Nov 26, 2013
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Germany's Otto bets on furniture over clothing for online boom

Nov 26, 2013

BERLIN, Germany - Germany's Otto, a mail order firm that shifted early into e-commerce to become Europe's second biggest player behind Amazon, believes furniture will be the next area to see sales move online after books, electronics and clothing.

Otto, which sells almost everything from toys to perfume and washing machines, is already Germany's biggest online retailer of furniture, with a market share of 30 percent, but hopes to grow sales by hundreds of millions of euros by 2015.

Otto headquarters in Hamburg | Source: Otto

"The online market in the furniture sector is still relatively small and shows massive growth opportunities," Alexander Birken, head of multichannel distance selling for Otto Group, told Reuters in a telephone interview.

"We will therefore massively invest in this area."

Many big furniture chains have been slow to embrace e-commerce, put off by the cost of delivering bulky goods and concerned whether shoppers would be prepared to make expensive purchases without seeing them in person.

However, the success of online clothes retailing in particular - now the largest e-commerce sector in Europe despite similar early doubts - is changing the attitudes of buyers and sellers alike.

Online furniture sales are now growing quickly, prompting the Germany head of IKEA Group, the world's biggest furniture retailer, to predict last week that 10 percent of sales will eventually come from e-commerce.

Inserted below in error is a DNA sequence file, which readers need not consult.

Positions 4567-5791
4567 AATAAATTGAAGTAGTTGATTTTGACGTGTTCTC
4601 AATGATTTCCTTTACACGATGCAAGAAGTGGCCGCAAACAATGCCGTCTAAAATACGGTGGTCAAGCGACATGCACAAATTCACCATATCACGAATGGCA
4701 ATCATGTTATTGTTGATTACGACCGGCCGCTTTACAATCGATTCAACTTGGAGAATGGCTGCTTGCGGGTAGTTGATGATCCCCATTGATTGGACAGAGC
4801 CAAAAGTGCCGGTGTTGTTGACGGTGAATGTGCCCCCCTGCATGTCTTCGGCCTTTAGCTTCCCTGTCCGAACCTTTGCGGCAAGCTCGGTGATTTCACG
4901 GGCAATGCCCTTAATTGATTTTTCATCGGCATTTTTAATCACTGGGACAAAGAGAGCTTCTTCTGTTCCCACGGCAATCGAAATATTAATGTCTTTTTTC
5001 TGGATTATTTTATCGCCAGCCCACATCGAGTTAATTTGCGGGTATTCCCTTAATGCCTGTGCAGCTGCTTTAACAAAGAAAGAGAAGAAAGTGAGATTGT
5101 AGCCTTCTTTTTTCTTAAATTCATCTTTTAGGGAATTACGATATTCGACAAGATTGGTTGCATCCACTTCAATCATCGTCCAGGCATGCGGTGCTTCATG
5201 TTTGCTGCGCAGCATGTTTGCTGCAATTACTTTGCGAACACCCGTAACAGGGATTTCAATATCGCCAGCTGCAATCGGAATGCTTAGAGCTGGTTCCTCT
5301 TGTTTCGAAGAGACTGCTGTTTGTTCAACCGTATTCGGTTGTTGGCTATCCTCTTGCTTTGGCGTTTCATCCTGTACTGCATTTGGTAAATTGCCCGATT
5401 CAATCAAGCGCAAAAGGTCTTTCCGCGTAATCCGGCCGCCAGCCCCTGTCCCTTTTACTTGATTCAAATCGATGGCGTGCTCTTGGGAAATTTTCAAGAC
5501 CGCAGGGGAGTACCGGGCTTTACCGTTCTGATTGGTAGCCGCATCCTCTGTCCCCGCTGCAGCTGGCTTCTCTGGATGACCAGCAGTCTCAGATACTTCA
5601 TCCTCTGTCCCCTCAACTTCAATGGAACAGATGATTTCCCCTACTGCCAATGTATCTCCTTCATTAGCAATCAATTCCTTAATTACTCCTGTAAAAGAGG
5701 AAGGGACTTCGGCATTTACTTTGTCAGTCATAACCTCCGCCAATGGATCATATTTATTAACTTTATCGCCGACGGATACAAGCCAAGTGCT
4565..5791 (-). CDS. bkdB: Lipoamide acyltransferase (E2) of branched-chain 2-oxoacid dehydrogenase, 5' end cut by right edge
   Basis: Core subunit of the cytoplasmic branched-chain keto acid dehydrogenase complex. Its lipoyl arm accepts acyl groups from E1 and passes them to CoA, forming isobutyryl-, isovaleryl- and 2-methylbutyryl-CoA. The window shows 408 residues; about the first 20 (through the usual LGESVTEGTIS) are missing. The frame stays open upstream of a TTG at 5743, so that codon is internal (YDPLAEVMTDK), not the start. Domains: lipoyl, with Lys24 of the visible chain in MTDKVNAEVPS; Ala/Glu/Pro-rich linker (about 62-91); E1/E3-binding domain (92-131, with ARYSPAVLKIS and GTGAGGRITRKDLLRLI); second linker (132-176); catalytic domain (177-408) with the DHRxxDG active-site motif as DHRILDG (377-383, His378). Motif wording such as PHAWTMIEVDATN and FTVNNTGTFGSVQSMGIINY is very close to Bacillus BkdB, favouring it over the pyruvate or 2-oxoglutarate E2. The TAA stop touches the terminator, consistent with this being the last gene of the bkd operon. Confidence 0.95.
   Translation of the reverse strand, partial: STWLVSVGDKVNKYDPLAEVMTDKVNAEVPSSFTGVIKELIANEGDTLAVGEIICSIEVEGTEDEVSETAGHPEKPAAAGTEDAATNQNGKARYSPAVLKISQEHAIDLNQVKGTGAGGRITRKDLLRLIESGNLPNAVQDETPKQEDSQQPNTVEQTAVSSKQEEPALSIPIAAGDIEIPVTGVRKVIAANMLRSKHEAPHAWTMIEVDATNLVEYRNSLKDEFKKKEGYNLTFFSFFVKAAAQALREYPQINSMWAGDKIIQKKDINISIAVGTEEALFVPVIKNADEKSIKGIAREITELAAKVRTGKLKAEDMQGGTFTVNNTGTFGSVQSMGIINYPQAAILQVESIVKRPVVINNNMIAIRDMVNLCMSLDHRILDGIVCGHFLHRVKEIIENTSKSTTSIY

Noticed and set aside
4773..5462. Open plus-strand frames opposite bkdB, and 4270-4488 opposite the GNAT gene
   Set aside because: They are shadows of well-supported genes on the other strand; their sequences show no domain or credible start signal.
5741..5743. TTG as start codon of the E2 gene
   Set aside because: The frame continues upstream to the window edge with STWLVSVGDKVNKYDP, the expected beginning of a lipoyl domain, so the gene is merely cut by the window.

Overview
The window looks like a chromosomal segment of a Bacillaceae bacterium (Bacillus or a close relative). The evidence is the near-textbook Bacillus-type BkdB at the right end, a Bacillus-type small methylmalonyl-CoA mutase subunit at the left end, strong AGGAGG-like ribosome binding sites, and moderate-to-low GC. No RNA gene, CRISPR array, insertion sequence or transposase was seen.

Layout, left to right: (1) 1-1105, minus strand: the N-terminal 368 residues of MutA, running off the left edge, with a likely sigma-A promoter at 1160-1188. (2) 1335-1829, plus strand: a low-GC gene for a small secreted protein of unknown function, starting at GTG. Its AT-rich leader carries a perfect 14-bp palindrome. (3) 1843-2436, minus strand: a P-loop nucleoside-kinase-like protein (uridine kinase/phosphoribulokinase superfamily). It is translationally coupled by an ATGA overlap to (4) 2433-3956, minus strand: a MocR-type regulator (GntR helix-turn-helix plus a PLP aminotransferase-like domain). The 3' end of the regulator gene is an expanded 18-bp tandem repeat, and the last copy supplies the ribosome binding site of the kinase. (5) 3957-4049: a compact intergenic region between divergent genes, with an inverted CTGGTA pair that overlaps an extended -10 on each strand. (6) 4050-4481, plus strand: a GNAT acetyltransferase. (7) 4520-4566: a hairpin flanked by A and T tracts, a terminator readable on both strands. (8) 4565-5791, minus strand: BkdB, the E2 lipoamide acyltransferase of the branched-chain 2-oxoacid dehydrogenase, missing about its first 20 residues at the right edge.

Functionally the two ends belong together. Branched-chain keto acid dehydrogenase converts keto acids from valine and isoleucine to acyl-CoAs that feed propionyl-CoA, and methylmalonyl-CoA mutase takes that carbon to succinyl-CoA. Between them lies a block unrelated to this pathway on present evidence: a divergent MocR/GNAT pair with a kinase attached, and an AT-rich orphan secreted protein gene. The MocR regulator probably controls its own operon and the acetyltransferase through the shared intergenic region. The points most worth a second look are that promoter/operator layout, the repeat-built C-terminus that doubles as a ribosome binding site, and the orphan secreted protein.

Research firm Euromonitor forecasts global e-commerce sales of home furnishings will grow almost 10 percent a year to $24 billion by 2015 from $20 billion in 2013.

Growth is even faster in Germany, which has the highest per capita spending on furniture in Europe, and saw online sales leap 58 percent to 1.23 billion euros ($1.66 billion) in 2012, according to the country's e-commerce trade association BVH.


The Otto Group, which runs more than 60 e-commerce websites worldwide including Germany's dominant OTTO site, saw total online sales rise 7.5 percent to 5.7 billion euros in the financial year to Feb. 28. It is targeting 8 billion by 2015.

To that end, it is investing 300 million euros in its online business to 2015 and recently went live with new software for the OTTO site, which it developed in-house and which Birken said dramatically improves search function and speed of updates.

"We see that the whole Christmas business at the moment is growing very well," he said. "We have taken many steps that make me very confident for the next financial year."

German online sales will grow by 44 percent in 2013 to 39.8 billion euros, or more than 9 percent of total retail sales, the BVH association said last week.

To boost the furniture business, Otto plans to increase the range of products on offer and develop complete service packages, for example finding an electrician to install your new kitchen or organising the disposal of your old fridge.

"After-sales service ... is a barrier to entry for many companies. Can one really offer that sensibly across the whole of Germany? You need critical mass to run such a network," he said. "We are really accelerating here."

That kind of package could allow Otto to differentiate itself from new dedicated furniture websites like Home24, launched in 2011 by German venture capital group Rocket Internet that also counts Sweden's Kinnevik as an investor.

$1 = 0.7394 euros

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